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[vc_row][vc_column][vc_custom_heading text=”” use_theme_fonts=”yes”][vc_custom_heading text=”By ICC’s Pakistan Correspondent” font_container=”tag:h6|text_align:left” use_theme_fonts=”yes” css=”.vc_custom_1524746114971{margin-bottom: 22px !important;}”][vc_single_image image=”96428″ img_size=”full” add_caption=”yes” alignment=”center”][vc_column_text]05/09/2018 Washington D.C. (International Christian Concern) – As the world celebrates the long awaited release of Asia Bibi, it’s important to remember that she is not the only individual to suffer under Pakistan’s notorious blasphemy laws. In fact, since Sections 295-B and 295-C were added in the late 1980s, more than 1,500 individuals have had their lives forever changed by blasphemy accusations.

Among the most vulnerable to be abuse under the blasphemy laws are Pakistanis suffering from mental health disorders. Under the current interpretation of the law, there is no distinction made between premeditated crimes and unintentional acts. Psychological disorders are often cast aside in the legal process with minors and those found to be clinically disabled being held fully accountable for their actions.

To date, International Christian Concern (ICC) has documented 12 individuals with mental disabilities have been accused of blasphemy in Pakistan. Most of these individuals have endured torture and been beaten due to the crime with which they are accused or convicted. Out of these 12, ICC found that five were Muslims, four were Christians, and the religious backgrounds of three others were unidentifiable.

Below are details of three of the 12 cases identified by ICC:

Muhammad Asghar, an elderly Muslim and citizen of Scotland, was arrested for insulting Islam in Pakistan in 2010 when he reportedly claimed that he was the reincarnated Prophet Muhammad. He is currently on death row. Four months before his arrest, Asghar was diagnosed with paranoid schizophrenia during treatment he was receiving at Edinburgh’s Royal Victoria Hospital. In September 2014, Muhammad Asghar was attacked by a policeman in Adiala Prison located in Rawalpindi.

Rimsha Masih, a mentally disabled Christian girl, was accused of burning papers containing Quranic verses in August 2012 by a Muslim cleric named Haifiz Muhammad Khalid Chishti. It was later revealed that the accuser planted the burned pages in Rimsha’s backpack to incriminate Rimsha. In November 2012, the Islamabad High Court declared Rimsha innocent; however, she and her family had to flee the country permanently for their safety.[/vc_column_text][vc_column_text css=”.vc_custom_1557416820281{margin-bottom: 0px !important;}”]

Yaqoob Bashir, a mentally disabled Christian man, was accused of burning a booklet that contained Quranic verses in Mirpurkhas in June 2015. Bashir was reportedly receiving treatment at a mental health facility in Hyderabad prior to this accusation. Since then, Bashir has been attacked and beaten multiple times in prison. In September 2018, the trial court sentenced him to life in prison despite finding that Bashir was mentally disabled. Bashir’s appeal is pending before the Hyderabad High Court.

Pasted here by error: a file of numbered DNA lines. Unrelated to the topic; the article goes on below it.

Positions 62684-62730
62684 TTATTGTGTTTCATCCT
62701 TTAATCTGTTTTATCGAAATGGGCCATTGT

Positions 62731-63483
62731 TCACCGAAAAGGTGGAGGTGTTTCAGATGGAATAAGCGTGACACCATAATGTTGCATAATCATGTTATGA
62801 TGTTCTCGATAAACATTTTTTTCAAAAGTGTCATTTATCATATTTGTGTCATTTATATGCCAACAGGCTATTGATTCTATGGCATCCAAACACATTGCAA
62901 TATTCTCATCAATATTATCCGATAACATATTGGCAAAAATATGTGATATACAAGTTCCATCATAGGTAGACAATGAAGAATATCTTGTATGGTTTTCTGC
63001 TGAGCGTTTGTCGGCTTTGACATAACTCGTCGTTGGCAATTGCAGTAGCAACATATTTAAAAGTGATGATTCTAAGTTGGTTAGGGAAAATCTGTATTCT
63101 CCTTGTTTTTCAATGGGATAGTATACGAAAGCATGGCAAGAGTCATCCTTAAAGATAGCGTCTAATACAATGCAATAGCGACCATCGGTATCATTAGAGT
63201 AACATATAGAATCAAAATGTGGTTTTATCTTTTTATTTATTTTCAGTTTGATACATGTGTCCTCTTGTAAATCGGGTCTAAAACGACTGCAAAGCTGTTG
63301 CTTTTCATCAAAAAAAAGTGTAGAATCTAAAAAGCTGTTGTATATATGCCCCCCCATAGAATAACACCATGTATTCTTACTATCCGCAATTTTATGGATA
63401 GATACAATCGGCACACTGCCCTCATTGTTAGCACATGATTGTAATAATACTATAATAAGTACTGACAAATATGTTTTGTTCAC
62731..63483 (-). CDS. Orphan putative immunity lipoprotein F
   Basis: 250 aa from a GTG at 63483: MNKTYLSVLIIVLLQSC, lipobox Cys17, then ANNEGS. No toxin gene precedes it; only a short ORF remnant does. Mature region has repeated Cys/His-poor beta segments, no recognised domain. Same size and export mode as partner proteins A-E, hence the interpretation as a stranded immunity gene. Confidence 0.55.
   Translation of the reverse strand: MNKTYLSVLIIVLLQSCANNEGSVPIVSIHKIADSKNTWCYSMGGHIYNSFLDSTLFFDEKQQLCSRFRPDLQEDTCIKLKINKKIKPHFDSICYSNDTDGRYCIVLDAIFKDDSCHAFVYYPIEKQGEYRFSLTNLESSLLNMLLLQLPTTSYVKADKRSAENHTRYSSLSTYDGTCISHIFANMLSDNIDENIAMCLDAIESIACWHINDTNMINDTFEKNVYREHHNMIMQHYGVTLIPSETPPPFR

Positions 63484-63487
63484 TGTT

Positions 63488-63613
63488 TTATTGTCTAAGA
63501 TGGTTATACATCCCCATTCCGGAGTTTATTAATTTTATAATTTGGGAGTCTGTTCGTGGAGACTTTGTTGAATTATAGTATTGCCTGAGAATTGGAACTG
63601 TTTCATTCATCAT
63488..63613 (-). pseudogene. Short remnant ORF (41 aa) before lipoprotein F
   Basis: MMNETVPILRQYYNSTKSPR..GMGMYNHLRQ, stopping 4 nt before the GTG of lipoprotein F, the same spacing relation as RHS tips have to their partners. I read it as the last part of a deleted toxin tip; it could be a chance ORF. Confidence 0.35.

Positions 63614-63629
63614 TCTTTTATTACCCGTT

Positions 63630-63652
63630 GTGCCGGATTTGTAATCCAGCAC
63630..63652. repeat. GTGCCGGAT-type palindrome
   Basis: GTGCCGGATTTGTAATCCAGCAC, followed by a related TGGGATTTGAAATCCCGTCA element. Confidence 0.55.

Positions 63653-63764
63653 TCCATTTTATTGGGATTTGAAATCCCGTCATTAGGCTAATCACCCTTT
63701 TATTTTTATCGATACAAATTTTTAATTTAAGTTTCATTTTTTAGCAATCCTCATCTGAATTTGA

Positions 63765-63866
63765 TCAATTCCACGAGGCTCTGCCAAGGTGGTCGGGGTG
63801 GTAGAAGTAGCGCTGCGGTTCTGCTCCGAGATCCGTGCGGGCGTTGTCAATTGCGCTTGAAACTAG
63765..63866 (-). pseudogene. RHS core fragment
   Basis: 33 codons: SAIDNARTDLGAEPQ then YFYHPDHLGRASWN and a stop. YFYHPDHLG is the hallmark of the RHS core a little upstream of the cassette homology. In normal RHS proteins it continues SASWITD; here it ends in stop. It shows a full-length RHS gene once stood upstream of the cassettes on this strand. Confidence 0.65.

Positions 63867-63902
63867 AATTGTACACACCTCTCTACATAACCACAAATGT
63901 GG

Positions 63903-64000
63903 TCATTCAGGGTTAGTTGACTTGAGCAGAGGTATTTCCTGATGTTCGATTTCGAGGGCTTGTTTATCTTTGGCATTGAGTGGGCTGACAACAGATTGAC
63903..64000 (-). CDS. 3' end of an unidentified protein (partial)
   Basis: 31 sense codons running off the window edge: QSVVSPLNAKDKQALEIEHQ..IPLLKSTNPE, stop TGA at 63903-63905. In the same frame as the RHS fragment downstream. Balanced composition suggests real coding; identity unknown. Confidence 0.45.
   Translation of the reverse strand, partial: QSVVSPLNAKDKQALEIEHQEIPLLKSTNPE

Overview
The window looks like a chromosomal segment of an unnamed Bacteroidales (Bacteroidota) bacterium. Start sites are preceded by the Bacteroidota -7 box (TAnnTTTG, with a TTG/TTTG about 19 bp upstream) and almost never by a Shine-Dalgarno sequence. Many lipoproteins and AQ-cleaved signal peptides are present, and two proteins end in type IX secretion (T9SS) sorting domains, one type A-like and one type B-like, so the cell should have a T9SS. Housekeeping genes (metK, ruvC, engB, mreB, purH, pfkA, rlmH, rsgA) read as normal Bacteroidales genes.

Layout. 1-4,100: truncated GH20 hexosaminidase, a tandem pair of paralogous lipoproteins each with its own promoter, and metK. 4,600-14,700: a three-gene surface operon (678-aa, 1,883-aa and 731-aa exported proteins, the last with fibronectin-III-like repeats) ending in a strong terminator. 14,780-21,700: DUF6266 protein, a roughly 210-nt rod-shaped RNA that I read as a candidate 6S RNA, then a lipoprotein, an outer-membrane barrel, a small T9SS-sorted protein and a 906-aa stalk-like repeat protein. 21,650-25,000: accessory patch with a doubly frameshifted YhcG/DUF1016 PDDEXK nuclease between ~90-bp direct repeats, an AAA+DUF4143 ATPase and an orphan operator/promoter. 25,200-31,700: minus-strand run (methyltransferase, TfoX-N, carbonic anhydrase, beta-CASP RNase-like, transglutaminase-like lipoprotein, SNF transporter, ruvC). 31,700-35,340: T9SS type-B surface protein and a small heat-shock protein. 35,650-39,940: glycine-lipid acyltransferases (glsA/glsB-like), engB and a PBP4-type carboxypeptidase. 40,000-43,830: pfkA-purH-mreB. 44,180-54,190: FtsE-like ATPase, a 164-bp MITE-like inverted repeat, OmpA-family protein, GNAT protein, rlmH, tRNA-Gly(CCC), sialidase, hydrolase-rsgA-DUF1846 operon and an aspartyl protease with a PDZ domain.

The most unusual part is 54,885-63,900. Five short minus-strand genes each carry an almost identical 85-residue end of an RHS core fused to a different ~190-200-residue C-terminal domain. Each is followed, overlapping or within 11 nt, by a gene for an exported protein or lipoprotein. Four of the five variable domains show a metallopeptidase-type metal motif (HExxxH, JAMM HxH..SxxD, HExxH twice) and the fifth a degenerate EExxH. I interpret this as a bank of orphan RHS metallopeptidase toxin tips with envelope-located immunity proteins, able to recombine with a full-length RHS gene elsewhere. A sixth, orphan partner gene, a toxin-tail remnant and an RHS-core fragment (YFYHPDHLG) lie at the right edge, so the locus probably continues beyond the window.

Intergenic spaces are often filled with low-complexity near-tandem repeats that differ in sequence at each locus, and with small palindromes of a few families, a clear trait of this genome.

The nine other cases of mentally disabled individuals accused of blasphemy in Pakistan documented by ICC include:

  1. Ghulam Muhammad, accused of burning a Quran in Jalalpur in February 2003.
  2. Tahir Mehmood, also accused of burning a Quran in Sheikhupura in March 2005.
  3. Samiullah, accused of putting his foot on a copy of the Quran in June 2006.
  4. Tony Naseem, accused of burning a Quran in 2010.
  5. Khanqah Dogran, accused of setting copies of the Quran on fire in a mosque in Sheikhupura in 2011.
  6. An unidentified mentally disabled man arrested in Bahawalpur in July 2012 after he was accused of burning pages of the Quran.
  7. Another unidentified mentally disabled man accused of insulting Islamic personages in the Dadu District of the Sindh province in December 2012.
  8. Hymayun Masih, accused of burning pages of the Quran in May 2015.
  9. Asif Stephen, a mentally disabled Christian youth accused of tearing pages of Islamic literature in Jamkay Chatha in August 2017.

These laws do not say anything about the mentally disabled being alleged for blasphemy,” Shamaoon Qaiser, a former parliamentarian in the Punjab Assembly, explained to ICC. “No amendments have been introduced in the last three decades to make these laws ‘less pious.’ This shows a lack of willingness on behalf of the legislators.

Immediate amendments must be introduced to give relief to the mentally disabled who are currently in prison,” Qaiser concluded.

While it is important to celebrate the monumental victory of Asia Bibi’s release from Pakistan, it is as, if not more, important to keep a watchful eye on those who continue to suffer under Pakistan’s notorious blasphemy laws. Especially those most vulnerable to the abuse of those laws.

For interviews, please contact Olivia Miller, Communications Coordinator: